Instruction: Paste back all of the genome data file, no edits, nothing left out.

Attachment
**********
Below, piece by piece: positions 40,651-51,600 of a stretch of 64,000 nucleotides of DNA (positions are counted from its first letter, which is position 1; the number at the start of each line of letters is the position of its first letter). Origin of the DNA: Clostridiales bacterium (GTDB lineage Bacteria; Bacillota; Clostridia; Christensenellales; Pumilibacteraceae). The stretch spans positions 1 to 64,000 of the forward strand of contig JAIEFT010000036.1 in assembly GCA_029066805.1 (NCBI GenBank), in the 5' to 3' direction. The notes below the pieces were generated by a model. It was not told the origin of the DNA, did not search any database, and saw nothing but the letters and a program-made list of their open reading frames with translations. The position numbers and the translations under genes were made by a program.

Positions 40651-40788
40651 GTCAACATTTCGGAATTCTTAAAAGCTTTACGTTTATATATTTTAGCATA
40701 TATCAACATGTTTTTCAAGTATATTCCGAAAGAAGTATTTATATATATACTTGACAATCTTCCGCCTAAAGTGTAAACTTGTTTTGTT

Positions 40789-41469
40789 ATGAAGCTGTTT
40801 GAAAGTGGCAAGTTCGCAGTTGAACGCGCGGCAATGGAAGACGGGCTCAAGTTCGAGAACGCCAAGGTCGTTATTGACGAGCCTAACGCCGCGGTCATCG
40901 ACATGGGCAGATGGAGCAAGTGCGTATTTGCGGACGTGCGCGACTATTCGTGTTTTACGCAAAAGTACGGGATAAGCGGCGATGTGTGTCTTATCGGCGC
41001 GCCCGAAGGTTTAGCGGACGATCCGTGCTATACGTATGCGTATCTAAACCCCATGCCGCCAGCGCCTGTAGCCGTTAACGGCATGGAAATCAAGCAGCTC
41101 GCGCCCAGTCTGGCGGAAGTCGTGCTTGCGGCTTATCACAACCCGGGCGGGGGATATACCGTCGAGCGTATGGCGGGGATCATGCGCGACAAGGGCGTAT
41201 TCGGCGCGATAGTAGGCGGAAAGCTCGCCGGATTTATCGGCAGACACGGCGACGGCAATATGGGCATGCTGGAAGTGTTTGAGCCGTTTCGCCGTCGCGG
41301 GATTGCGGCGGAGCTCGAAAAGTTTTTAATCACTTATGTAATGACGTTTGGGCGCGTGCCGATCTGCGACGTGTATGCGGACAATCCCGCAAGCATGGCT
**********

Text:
Below, piece by piece: positions 40,651-51,600 of a stretch of 64,000 nucleotides of DNA (positions are counted from its first letter, which is position 1; the number at the start of each line of letters is the position of its first letter). Origin of the DNA: Clostridiales bacterium (GTDB lineage Bacteria; Bacillota; Clostridia; Christensenellales; Pumilibacteraceae). The stretch spans positions 1 to 64,000 of the forward strand of contig JAIEFT010000036.1 in assembly GCA_029066805.1 (NCBI GenBank), in the 5' to 3' direction. The notes below the pieces were generated by a model. It was not told the origin of the DNA, did not search any database, and saw nothing but the letters and a program-made list of their open reading frames with translations. The position numbers and the translations under genes were made by a program.

Positions 40651-40788
40651 GTCAACATTTCGGAATTCTTAAAAGCTTTACGTTTATATATTTTAGCATA
40701 TATCAACATGTTTTTCAAGTATATTCCGAAAGAAGTATTTATATATATACTTGACAATCTTCCGCCTAAAGTGTAAACTTGTTTTGTT

Positions 40789-41469
40789 ATGAAGCTGTTT
40801 GAAAGTGGCAAGTTCGCAGTTGAACGCGCGGCAATGGAAGACGGGCTCAAGTTCGAGAACGCCAAGGTCGTTATTGACGAGCCTAACGCCGCGGTCATCG
40901 ACATGGGCAGATGGAGCAAGTGCGTATTTGCGGACGTGCGCGACTATTCGTGTTTTACGCAAAAGTACGGGATAAGCGGCGATGTGTGTCTTATCGGCGC
41001 GCCCGAAGGTTTAGCGGACGATCCGTGCTATACGTATGCGTATCTAAACCCCATGCCGCCAGCGCCTGTAGCCGTTAACGGCATGGAAATCAAGCAGCTC
41101 GCGCCCAGTCTGGCGGAAGTCGTGCTTGCGGCTTATCACAACCCGGGCGGGGGATATACCGTCGAGCGTATGGCGGGGATCATGCGCGACAAGGGCGTAT
41201 TCGGCGCGATAGTAGGCGGAAAGCTCGCCGGATTTATCGGCAGACACGGCGACGGCAATATGGGCATGCTGGAAGTGTTTGAGCCGTTTCGCCGTCGCGG
41301 GATTGCGGCGGAGCTCGAAAAGTTTTTAATCACTTATGTAATGACGTTTGGGCGCGTGCCGATCTGCGACGTGTATGCGGACAATCCCGCAAGCATGGCT